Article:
And the cowboys now as they roam the plain
For they marked the spot where his bones were lain
Fling a handful of roses o’er his grave
With a prayer to him who his soul will save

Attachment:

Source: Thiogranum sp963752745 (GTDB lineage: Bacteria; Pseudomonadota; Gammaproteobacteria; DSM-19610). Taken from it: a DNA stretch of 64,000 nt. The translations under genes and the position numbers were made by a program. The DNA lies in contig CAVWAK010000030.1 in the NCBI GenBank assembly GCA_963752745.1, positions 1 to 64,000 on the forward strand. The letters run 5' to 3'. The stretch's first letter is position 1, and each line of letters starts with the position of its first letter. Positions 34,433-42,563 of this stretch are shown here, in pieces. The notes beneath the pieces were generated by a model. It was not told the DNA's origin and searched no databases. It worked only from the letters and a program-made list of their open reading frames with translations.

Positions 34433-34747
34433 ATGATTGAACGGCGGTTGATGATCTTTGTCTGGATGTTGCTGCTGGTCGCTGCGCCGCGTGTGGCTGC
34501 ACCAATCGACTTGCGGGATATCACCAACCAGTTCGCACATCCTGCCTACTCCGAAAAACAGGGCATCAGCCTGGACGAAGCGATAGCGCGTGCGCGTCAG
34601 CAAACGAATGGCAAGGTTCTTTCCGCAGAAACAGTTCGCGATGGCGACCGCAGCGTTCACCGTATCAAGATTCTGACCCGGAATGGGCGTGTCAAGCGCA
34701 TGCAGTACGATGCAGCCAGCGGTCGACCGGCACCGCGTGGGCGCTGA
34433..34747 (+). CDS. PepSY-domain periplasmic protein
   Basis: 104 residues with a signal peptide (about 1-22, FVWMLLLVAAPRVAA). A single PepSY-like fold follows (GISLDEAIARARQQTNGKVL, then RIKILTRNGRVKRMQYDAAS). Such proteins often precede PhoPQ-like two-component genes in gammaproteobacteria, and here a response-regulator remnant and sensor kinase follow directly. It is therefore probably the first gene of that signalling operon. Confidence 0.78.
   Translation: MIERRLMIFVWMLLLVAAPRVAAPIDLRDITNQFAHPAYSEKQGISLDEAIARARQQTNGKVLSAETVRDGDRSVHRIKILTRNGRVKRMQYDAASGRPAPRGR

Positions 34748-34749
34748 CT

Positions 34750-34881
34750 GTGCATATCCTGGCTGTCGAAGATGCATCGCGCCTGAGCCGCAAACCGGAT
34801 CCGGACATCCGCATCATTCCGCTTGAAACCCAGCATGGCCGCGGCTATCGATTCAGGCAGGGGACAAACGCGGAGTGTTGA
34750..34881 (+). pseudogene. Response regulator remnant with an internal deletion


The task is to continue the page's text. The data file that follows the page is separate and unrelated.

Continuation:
Recently I sang this stanza in a public performance of the classic cowboy song, “The Dying Cowboy,” better known as “Bury Me Not on the Lone Prairie.” It took a while: the standard version of the song, the Lomax text, runs to thirteen stanzas, plus choruses. That line about flinging roses onto the lonely grave is just one of many exceedingly poetic passages.